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Today’s News - Wednesday, August 20, 2014

•   ArcSpace brings us Meyer's travel guide to Hong Kong, "the most breathtaking skyline in the world - unique in its ambition, elegance, ruthlessness, density and cosmopolitan aura."

•   A slew of Scottish practitioners have signed on with Architects for Yes, a pro-independence campaign launching tomorrow.

•   Betsky bristles at the "evil of banality" of bad design in the continuing "starchitecture" debate: "We, as a society in general, and those commissioning do not want to spend that money. That is the root of all this evil, not egotism."

•   Curbed's Schellenbaum takes a swat at architecture, "largely a discipline that sits on stilts, away from the floodlands of the people that use it in everyday life," and those who "have started to shake the pillars architecture sits on" (she calls out a lot of big names, but calling Ban a "guy" who won the Pritzker without naming him is a bit much - and comments are brutal).

•   Three projects by Gehry, Hadid, and Nouvel "have stoked serious debate about what architecture means beyond the building envelope."

•   Hine has issues with Gehry's plans for the Philadelphia Museum of Art, and warns not to be taken in by his "great model that is itself thrilling - because its beauty as an artifact encourages us to ignore the possible shortcomings of the vision it represents" (the Forum is "artless in every sense").

•   Some are wondering why so many new housing projects in L.A.'s burgeoning Downtown are "squandering a chance to be beautiful" (high-end kitchens are more valuable than curb appeal).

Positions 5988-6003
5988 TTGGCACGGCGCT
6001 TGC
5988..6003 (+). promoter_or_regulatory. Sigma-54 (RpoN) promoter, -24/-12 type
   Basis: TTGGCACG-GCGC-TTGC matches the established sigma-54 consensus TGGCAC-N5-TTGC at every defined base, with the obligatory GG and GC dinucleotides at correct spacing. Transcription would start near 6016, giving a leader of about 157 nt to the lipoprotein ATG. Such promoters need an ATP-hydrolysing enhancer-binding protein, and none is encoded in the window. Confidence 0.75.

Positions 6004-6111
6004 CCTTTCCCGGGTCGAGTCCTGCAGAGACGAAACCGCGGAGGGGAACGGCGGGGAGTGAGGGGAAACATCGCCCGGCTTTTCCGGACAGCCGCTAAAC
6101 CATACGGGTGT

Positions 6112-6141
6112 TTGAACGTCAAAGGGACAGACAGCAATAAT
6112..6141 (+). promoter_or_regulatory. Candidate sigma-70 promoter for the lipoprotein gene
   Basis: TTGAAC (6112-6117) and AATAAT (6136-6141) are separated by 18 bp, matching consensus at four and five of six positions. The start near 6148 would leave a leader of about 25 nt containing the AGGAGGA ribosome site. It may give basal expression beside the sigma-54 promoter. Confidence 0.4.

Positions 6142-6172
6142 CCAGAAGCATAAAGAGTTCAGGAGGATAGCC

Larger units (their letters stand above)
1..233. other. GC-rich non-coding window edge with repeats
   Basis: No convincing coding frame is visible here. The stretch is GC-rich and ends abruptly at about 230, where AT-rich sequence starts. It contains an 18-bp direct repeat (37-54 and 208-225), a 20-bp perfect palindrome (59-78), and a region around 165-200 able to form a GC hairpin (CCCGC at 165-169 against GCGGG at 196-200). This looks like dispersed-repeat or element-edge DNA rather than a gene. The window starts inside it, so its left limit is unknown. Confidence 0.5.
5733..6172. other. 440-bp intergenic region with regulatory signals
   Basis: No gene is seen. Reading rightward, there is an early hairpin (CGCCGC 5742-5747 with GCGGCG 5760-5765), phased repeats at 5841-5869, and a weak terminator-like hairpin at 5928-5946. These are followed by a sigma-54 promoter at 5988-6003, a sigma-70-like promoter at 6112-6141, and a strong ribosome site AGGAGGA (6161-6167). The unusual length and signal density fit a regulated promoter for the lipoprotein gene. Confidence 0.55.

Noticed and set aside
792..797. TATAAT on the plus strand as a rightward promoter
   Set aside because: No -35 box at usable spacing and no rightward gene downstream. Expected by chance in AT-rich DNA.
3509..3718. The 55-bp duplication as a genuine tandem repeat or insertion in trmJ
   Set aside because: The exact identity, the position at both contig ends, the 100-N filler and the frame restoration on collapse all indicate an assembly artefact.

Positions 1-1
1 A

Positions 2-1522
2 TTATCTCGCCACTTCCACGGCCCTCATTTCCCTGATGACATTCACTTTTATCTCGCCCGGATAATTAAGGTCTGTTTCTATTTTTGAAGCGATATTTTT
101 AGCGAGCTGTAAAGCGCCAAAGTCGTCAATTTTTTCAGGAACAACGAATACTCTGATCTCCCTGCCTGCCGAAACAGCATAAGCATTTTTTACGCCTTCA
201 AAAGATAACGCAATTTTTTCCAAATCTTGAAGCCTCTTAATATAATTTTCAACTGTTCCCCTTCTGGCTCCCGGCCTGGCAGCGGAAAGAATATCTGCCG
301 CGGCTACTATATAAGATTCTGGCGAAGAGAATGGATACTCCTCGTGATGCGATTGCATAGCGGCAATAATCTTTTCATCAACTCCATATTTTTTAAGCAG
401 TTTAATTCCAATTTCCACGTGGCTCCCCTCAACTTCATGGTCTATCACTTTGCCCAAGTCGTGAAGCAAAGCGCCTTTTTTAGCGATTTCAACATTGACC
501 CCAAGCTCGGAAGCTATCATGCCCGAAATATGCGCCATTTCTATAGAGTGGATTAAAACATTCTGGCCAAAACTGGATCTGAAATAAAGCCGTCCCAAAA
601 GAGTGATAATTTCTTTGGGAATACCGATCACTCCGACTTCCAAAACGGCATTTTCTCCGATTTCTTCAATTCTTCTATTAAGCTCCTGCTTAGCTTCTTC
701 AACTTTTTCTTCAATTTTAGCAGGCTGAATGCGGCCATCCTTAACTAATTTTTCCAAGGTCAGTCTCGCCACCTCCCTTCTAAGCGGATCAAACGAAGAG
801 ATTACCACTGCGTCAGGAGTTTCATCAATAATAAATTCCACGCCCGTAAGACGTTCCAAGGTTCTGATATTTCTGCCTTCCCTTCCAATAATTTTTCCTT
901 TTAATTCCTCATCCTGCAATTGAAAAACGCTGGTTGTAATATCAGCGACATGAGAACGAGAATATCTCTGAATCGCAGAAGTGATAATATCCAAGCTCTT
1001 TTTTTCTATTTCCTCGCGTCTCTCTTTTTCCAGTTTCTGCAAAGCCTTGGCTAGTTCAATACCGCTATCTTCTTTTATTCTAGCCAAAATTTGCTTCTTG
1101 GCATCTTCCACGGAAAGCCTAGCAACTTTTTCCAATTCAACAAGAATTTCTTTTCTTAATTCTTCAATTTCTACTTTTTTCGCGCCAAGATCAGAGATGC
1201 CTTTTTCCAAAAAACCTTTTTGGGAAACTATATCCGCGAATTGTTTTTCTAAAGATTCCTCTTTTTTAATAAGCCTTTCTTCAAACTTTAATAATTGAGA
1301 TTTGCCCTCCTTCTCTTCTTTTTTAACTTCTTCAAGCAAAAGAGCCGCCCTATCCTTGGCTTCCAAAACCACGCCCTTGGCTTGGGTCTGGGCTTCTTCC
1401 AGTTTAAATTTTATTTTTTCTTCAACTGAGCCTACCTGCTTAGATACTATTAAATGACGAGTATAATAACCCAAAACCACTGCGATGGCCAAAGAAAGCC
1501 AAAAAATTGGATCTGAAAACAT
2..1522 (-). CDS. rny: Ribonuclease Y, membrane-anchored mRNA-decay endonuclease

•   On brighter news notes: Q&A with Lehrer re: what makes a successful park and how L.A. can build them: the city needs "an uber-urban guru" (and she loves palm trees).

•   Profiles of 9 women who "are an inspiring presence" in public interest design - and being recognized for it.

•   O'Toole reports from Durban, South Africa, where German architects teamed with local craftsmen to build a shelter for hitchhikers made out of scrapped cars that "resembles a five-lane traffic jam. Peculiar as it is, the structure is entirely practical."

•   Goldberger goes totally gaga for Gehry's Foundation Louis Vuitton in Paris: it is "muscular and delicate, utilitarian and fantastic," and "an utterly spectacular building."

•   Moonan is moved by the "sensitive restoration and renovation" of the Clark Art Institute's original building: "What's great is that, while the interior may feel historic, it's not. It's all Selldorf."

•   Wright says Birkerts got everything right with his National Library of Latvia in Riga: "Embodying myth, physically anticipating the future, and creating wonder, this extraordinary building is timeless."

•   Thomas Phifer tapped for Warsaw's Museum of Modern Art and the TR Warszawa Theater complex.

•   Davidson makes an FLW pilgrimage "to a series of idiosyncratic extravaganzas that remain astounding - this processional of Midwestern masterpieces reminds us that great architecture is not always the most sensible solution, or the most frugal, or the sturdiest. Sometimes it's brilliantly insane."

•   Amelar, meanwhile, reports on the "rebirth" of FLW's Hollyhock House, where "many long-vanished features will be revived, and sparkling" - and it's almost ready for its close-up on Hollywood Boulevard.

•   Good news from Moscow: Shukhov Tower "gets a reprieve from circling developers," though "if they don't allocate money for saving it, sooner or later it will die."

•   Renovation of the Melnikov House is underway (bad news: residents evicted, "the latest twist in an ongoing legal dispute over ownership").

•   Not so good news for Hinkin's Greenwich Sainsbury's eco-store: English Heritage concludes it is "not of sufficient importance as a pioneer of, or turning point for, sustainable retail architecture" to warrant listing (then what, pray tell, would be?!!?).

•   Ending on a high note: AIA ABI and ASLA 2014 Business Quarterly surveys show business is looking bright(er) for both architects and landscape architects (ABI is at a 7-year high!).



  


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